Our brain benefits from sleep. Here's why and how parents can help teens get a lot.


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Teenagers need sleep. We have mountains of research on the dangers of sleep deprivation – how does that increase the risk of depression, makes it difficult to regulate emotions, harms health, and impairs cognitive functioning. At one level, teens already know it. They may not be able to describe the neuroscience that underlies them, but they know what it's like to live without sleep.

I lead workshops with college students on learning and the brain. The week we slept, they kept talking. During our startup activity, they filled out their notebooks and the whiteboard of ways in which sleep deprivation affects their thinking, their physical health, and – more animatedly – their emotional stability. Here's how they ended the sentence "When I'm not sleeping enough …"

  • It's hard to concentrate in class; I can not concentrate; I can not think clearly.
  • My body begins to feel heavy; I have headaches; I feel awkward.
  • I am so grumpy; my head is spinning with negative thoughts; I cry or cry without reason; I am more sensitive; I am impatient; my emotions are just out of control.

Or, as one girl put it, "When I do not sleep enough, everything is more difficult."

Knowing all this, however, does not necessarily mean a change in behavior. The American Academy of Pediatrics considers that teen sleep deprivation is "a key public health problem" that poses a "serious risk to physical and emotional health, academic success and youth safety" of our country". Teens need at least 8 hours of sleep a year. night for optimal operation, but they do not get it. In fact, in Grade 12, 75% of students have less than eight hours of sleep on school nights, compared to 16% of sixth graders.

When planning my workshop course, I thought of something that KJ Dell's Antonia, author of "How to Be a Happier Parent," recently told me, "If you teach your children why sleep is important and what it can do for them, can really want and learn to change. In other words, we need to help our children find the motivation that will help them change their behavior.

So, rather than reminding my students of the disastrous consequences of bad sleep habits, I've tried to talk about all the incredible things that happen in your brain while you sleep. My goal was to show them that it was worth making small changes that would allow you to sleep a little longer and better, not only because you do not want to feel cranky in the morning, but because you want gifts to long-term sleep can give.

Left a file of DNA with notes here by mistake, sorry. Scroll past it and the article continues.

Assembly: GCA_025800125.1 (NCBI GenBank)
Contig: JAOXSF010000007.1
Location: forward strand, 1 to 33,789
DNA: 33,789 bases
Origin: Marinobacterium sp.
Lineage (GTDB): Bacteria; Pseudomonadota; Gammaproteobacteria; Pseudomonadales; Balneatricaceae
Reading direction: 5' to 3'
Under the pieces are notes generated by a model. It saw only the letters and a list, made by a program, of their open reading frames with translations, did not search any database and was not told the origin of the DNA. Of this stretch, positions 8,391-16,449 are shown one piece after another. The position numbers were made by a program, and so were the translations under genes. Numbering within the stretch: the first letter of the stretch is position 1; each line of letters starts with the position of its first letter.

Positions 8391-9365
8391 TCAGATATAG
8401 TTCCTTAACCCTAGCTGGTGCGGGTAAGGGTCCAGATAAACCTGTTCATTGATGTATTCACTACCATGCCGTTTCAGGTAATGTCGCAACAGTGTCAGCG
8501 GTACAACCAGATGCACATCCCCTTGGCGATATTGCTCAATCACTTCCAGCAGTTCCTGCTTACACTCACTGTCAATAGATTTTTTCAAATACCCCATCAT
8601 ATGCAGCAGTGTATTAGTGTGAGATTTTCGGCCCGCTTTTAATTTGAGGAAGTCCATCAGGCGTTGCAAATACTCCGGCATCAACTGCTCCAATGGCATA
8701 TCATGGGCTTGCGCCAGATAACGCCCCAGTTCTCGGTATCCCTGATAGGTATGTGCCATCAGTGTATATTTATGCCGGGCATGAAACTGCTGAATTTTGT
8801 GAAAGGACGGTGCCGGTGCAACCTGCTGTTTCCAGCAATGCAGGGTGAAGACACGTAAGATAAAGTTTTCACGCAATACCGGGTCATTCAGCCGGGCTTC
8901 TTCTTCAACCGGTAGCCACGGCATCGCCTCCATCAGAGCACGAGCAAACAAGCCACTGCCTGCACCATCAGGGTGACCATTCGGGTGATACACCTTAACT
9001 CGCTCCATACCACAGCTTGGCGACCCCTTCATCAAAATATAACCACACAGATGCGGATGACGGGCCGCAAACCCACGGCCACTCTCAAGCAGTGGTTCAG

The benefits of sleep

We learn when we dream. When you dream, your brain illuminates activity while it treats what you have experienced during the day – in the manner of a virtual neural reality. It examines and repeats the information, linking it to what you already know. All of this strengthens your neural pathways and helps you learn.

In a study by Harvard Medical School, researchers have entrusted university students with a complex computer maze. After the students struggled for a moment, they took a nap. Students who dreamed of the labyrinth showed a marked improvement in their ability to solve it. One of the researchers suggests taking a nap after a study session or reviewing the notes shortly before going to bed – this could increase your chances of dreaming about the topic. Most people only remember a fraction of their dreams, but even if you do not remember, you can still take advantage of it.

Sleep "cleans" the brain. When you sleep, your brain removes information you do not need and consolidates what you learned that day. This leaves room for new learning. After all, do you really need to remember what socks you have worn, the joke you heard during the first period, or what you ate at breakfast? Neuroscientists at the University of Wisconsin have discovered that many of our synapses narrowed at night as the brain "eradicated" or "forgot" information that it no longer needed. And these are not just memories that need to be cleaned up. According to the National Institutes of Health, sleep also eliminates toxins accumulated during the day.